• Laurie March 7, 2011 Reply

    I understand this situation from personal experience. As a child, I was abused by a family member, and I never told anyone about the abuse until I was an adult. It took many years to work through much of those experiences. And even now at 40 years old, I still see life through a certain lens.

    I grew up in a Christian home where God was a god of wrath, hellfire and brimstone. I did not know a loving kind compassionate God until I was 26 years old and pregnant with my first child. I came to know Christ through a personal relationship in need of forgiveness and wholeness in my own life. I understood what He did for ME on the cross, but that did not translate later to the child perpetrator who hurt me growing up.

    One evening, in a service where the unconditional love of the Father was being shared, I learned that a friend of mine had helped an 80 year old man who had murdered and committed horrible crimes while he had been a member of the Ku Klux Klan to come to the understanding of Christ’s salvation. The pastor was sharing how no Man can hold another man’s sin against him and that only Christ had the right to do so. And if Christ did not hold sin against those who are repentant, then neither could any of us. It was in that service that I realized that I could not hold the sin of my perpetrator against him, but that that was what Christ had died for, not only my sins, but also the sins of that man. At that time, I received a true deep healing and forgave the man who had hurt me so deeply. I realized that he, too, was just a fallen human being just like me.

    While the sin, the pain, the crime must be dealt with, the person must still be loved. And to truly forgive brings a freedom and release like no other.

    I grieve for these young people who have experienced such pain. God never intended it, but it has happened. We need to be able to help those who are hurting and to love them through this process. It’s not an easy command to obey, but we are instructed as Christians to love our brothers, even when it’s hard to do so.

    The Word says that when we love one another the world will know that God is God. It’s our love that sets us apart, not our hate or our anger.

    • Eric (Mad Pastor) March 7, 2011 Reply


      That is a very powerful testimony. I am so sorry for the pain you experienced. I am overwhelmed at the grace of God you experienced and how you have chosen to grow through it. It has truly moved me to tears.

      You bring up a powerful point that we are commanded to love, even when it’s hard to do. I don’t believe God has called us to love one another in the sense of how we feel toward others. Love is a verb. We are called to do love, not necessarily feel it. You have committed an act of love. It’s not easy. But you have demonstrated great strength of character and an openness to the Spirit of Jesus Christ working through you and transforming you. May you be blessed.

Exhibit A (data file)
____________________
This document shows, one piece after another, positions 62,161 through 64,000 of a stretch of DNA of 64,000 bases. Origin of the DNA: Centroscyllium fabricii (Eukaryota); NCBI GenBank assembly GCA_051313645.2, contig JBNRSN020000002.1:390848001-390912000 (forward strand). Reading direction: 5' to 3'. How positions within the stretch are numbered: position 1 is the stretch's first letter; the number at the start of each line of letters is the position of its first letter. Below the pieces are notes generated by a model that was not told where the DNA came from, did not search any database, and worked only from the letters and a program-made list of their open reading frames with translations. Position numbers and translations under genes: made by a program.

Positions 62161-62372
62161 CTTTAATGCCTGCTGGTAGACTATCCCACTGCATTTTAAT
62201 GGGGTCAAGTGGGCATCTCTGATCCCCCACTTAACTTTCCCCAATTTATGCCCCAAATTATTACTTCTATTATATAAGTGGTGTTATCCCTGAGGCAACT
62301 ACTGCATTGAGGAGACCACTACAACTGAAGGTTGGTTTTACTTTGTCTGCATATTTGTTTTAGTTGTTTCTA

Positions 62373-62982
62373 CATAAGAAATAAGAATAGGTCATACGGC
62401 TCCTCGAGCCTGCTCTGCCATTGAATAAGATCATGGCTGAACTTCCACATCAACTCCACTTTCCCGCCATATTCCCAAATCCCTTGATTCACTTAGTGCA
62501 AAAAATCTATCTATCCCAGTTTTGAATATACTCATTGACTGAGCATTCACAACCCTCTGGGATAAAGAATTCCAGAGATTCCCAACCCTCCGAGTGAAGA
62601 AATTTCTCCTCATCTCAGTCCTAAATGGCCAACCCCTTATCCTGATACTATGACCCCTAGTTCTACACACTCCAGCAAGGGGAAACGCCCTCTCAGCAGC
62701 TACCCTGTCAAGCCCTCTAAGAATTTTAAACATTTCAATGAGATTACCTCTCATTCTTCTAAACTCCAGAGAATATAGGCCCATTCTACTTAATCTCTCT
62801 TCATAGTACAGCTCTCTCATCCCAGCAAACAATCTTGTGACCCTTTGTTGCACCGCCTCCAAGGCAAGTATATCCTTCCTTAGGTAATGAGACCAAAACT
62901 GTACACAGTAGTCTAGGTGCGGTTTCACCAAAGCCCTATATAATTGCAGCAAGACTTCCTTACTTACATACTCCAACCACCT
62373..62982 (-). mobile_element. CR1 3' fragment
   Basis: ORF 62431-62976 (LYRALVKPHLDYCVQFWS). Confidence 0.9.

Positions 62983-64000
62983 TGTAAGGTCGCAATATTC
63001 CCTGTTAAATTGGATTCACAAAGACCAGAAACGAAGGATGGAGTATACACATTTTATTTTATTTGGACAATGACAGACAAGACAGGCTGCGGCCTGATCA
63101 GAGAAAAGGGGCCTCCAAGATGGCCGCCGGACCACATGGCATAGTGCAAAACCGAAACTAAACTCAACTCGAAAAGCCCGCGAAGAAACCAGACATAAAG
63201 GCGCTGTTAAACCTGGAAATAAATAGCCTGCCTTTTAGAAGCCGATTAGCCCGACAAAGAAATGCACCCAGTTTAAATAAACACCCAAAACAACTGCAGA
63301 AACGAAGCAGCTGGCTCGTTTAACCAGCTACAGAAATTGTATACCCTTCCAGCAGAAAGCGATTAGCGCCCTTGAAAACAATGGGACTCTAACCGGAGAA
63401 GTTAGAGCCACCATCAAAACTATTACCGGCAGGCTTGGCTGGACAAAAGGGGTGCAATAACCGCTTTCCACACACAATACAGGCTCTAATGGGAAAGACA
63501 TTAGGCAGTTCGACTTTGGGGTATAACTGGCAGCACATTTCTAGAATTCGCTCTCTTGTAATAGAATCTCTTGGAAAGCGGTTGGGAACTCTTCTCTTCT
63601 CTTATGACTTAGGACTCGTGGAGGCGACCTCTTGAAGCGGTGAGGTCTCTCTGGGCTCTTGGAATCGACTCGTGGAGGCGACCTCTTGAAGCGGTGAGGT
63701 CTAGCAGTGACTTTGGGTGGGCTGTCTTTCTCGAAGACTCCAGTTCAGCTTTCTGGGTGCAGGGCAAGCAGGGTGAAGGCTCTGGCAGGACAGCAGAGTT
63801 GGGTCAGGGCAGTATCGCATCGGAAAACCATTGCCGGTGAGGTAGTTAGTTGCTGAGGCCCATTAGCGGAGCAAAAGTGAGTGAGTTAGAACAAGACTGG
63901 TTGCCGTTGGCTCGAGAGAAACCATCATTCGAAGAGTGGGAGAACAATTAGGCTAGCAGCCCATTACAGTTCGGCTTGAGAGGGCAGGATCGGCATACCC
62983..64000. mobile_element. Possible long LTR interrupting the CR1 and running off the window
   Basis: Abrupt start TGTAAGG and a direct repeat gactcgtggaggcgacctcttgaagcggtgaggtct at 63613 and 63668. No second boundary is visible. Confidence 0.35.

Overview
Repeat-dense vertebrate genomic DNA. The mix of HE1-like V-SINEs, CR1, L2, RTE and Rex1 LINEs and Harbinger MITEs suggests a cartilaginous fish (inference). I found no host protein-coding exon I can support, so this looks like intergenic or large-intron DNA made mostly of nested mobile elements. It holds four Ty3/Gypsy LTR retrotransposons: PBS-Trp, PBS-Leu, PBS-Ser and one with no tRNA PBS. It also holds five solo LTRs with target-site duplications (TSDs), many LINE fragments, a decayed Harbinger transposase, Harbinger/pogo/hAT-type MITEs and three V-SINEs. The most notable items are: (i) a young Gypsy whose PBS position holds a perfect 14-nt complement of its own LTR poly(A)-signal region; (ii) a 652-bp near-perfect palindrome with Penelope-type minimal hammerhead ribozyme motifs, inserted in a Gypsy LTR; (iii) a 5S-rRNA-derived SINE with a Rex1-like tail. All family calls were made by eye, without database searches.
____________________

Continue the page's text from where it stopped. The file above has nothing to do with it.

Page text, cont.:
• Kim March 7, 2011 Reply

      Wow Laurie,
      You have been through something very hard. My husband always says that when we go through hard times it “expands our capacity for compassion”. It sounds like God has done this work in your heart. To be able to embrace the fact that this man too needs God’s mercy and walk in true forgiveness. Don’t ever stop sharing your story…what hope it offers to those who have gone through similar experiences. Blessings to you :0)

  • Steve L March 7, 2011 Reply

    Roman 13, 3 “For rulers hold no terror for those who do right, but for those who do wrong. Do you want to be free from fear of the one in authority? Then do what is right and you will be commended. 4 For the one in authority is God’s servant for your good. But if you do wrong, be afraid, for rulers do not bear the sword for no reason.”
    I have nothing to forgive this man for. He has not wronged me. He did wrong a little girl AND the Holy Name he claimed to represent. The next question would be, Can this man ever work AS A LEADER in a local church community? Answer: NO.

  • Danny B. March 7, 2011 Reply

    Truth is, “But for the grace of God, there go I!” It’s only God’s grace that my heart doesn’t do all the wickedness that’s out there! Be not deceived for what a man sows that will he also reap! It’s the grace of God that let’s us love in the first place! But grace never forfiets the consequences of sin! While this man has possibly sinned, he is a God created soul who needs God’s fullest expression of God’s love to see him through the days ahead.

  • James January 30, 2013 Reply

    Excellent discussion everyone!

    Thank you for the transparency and desire to not cast the first stone, but take recon to our own illness and sin.
    Jackson’s sin only drives home the point that his frame of definition of love was flawed and counterfeit. It’s easy to classify his sin, addiction etc. and file it away as another worthy servant gone by the way side.